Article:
1468 Dayton St, Aurora, CO 80010
It would seem no one can ever escape the lure of a good mystery, of a mindful game of cat and mouse, but how long can this game go on before one becomes… exhausted? The answer lies within the Vintage Theatre’s production of Sleuth that opened on Friday evening, to a thrilled audience.
Directed by Bernie Cardell, this play follows mystery novelist Andrew Wyke, who invites his wife’s lover over to his home, for a chat. Quickly the meeting turns into a game where the audience finds themselves caught in an interesting mystery ridden battle of wits. The first act of the show is phenomenal, leaving you guessing at every turn, and wondering how this all will turn out in the end. I found myself on the edge of my seat upon watching the two leading men, Mark Rubald (Andrew) And Brandon Palmer (Milo) interact trying to outplay the other. Both men are devilishly wonderful in their roles, all the while being extremely charming.
While I found myself completely enthralled within the first act of the daring game of who is really who, and what the underlying motive was, I found myself being guided into a slight state of confusion upon sitting through the second act. Listed in the playbill are five lead actors, and while I found it interesting to see an all male cast, I was struck when three of the five did not appear on stage. This comes across as a confusing choice, as I at first did not understand why this was done. Perhaps it was done to put the wool over the audiences eyes and take them into a slow realization. However the less I saw of the actors the more I found myself looking into the playbill, instead of the show, trying to piece together when they would actually appear; only to find them nonexistent.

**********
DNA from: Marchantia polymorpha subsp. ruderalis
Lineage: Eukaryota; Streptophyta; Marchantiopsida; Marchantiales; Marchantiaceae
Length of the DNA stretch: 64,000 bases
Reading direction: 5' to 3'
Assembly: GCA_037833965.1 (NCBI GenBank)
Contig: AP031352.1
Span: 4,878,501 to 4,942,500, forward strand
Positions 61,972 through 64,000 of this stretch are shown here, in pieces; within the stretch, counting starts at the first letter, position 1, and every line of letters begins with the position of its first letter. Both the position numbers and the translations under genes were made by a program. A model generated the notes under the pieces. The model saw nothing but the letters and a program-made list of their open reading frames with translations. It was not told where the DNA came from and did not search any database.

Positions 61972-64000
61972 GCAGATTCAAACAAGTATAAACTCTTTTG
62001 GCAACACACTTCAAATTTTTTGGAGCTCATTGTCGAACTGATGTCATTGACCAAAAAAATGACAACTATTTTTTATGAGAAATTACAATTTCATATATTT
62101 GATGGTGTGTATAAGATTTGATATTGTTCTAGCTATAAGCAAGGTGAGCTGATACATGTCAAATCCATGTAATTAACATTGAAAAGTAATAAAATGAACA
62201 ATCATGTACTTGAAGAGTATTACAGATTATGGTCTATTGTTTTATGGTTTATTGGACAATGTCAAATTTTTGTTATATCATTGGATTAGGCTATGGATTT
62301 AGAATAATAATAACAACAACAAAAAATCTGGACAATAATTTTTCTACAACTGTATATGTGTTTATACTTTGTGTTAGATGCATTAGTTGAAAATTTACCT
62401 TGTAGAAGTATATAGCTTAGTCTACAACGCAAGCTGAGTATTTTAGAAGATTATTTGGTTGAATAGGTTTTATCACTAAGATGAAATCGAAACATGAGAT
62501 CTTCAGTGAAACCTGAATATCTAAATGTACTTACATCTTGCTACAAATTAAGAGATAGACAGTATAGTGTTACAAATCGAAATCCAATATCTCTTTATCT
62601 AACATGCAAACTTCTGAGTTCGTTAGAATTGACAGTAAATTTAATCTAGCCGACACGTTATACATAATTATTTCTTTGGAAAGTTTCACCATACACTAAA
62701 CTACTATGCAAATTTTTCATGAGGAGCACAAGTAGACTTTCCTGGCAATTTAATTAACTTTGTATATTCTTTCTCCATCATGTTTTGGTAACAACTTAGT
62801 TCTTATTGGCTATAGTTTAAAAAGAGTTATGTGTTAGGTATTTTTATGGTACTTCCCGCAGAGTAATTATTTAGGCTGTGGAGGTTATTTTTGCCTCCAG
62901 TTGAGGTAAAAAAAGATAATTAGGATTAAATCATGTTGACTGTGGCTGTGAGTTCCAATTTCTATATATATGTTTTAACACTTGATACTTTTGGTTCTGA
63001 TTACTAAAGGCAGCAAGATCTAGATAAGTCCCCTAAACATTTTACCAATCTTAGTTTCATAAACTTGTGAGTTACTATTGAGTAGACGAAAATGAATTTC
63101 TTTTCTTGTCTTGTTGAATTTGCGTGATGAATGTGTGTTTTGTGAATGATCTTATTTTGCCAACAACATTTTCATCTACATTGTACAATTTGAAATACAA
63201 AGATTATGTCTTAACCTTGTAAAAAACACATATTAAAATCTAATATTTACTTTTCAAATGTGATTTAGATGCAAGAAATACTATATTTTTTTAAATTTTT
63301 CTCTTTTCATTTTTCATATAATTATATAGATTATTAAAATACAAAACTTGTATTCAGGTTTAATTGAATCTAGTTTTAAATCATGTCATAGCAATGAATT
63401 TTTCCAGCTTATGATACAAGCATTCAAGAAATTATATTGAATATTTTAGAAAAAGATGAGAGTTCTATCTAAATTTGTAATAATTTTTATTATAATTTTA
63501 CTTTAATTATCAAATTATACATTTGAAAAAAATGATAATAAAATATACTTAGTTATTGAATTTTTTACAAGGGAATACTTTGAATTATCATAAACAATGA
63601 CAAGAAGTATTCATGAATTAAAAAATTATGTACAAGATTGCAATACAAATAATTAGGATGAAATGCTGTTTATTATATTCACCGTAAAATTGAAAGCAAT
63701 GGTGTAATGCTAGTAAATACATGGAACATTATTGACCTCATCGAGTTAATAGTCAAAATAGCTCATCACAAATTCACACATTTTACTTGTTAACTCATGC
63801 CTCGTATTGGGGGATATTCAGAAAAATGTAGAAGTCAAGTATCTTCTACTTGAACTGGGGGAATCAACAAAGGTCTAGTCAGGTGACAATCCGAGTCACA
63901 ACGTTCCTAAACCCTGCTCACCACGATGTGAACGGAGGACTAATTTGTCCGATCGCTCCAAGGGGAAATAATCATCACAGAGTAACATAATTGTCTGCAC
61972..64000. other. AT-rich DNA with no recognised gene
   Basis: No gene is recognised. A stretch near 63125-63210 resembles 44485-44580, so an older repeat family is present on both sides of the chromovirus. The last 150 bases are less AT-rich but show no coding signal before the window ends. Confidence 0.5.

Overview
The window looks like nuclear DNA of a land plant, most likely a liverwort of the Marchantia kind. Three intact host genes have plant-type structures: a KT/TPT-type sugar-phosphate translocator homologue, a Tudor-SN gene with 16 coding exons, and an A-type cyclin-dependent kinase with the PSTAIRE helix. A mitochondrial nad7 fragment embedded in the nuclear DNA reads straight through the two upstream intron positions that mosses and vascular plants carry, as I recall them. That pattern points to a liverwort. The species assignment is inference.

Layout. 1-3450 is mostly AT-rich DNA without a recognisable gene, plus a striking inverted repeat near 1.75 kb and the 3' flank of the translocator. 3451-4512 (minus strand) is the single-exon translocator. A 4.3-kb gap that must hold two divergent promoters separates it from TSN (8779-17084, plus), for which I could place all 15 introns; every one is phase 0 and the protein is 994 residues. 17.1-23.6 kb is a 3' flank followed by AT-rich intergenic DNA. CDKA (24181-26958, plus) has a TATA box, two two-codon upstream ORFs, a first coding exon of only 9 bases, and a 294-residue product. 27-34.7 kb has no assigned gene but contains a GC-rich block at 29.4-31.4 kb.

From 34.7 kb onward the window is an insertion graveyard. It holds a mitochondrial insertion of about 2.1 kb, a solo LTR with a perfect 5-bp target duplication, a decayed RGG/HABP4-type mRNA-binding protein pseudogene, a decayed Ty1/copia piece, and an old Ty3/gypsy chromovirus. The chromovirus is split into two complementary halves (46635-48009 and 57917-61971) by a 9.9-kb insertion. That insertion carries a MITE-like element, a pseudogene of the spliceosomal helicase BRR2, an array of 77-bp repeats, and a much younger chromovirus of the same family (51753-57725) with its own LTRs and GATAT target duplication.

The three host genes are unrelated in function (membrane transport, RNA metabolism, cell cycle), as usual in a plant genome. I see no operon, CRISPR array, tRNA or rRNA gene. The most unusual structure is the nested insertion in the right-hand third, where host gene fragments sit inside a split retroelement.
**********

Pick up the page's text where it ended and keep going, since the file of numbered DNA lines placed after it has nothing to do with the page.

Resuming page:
The choice was defiantly a risk, however sadly it does not pay off, leaving its audience in a slight confusion throughout the second act. While Cardell direct’s the show well, and his actors pull out all the stops on their performances, the fall comes within the writing. The show I feel could have been a bit shorter, allowing the audience to take in the state of shock that they are given at the end of the first act. The second feels more like the game will never end, repeating and repeating the same misguided less suspenseful game that we have already seen played not once, twice, but four times when the show final ends. Leaving you a bit tired, headache ridden, and distasteful at the thought of someone messing with another person for so long.
Granted given the time the play was written. I can see why so many people adored it, and why it earned the Tony for best play in 1970. With that being said, if risks were to be taken, I believe it should have been taken on a more plot driven decision, instead of the playbill.
There is no doubt that this production is a mystery driven game of chess, that will leave you shocked and delighted to have seen a whimsical sadistic game being played before your eyes. It just doesn’t know when to allow itself to declare the winner.
Sleuth runs through March 11th, at the Vintage theatre. For tickets contact the box office, at (303) 856-7830 or online at http://www.vintagetheatre.com/current-productions/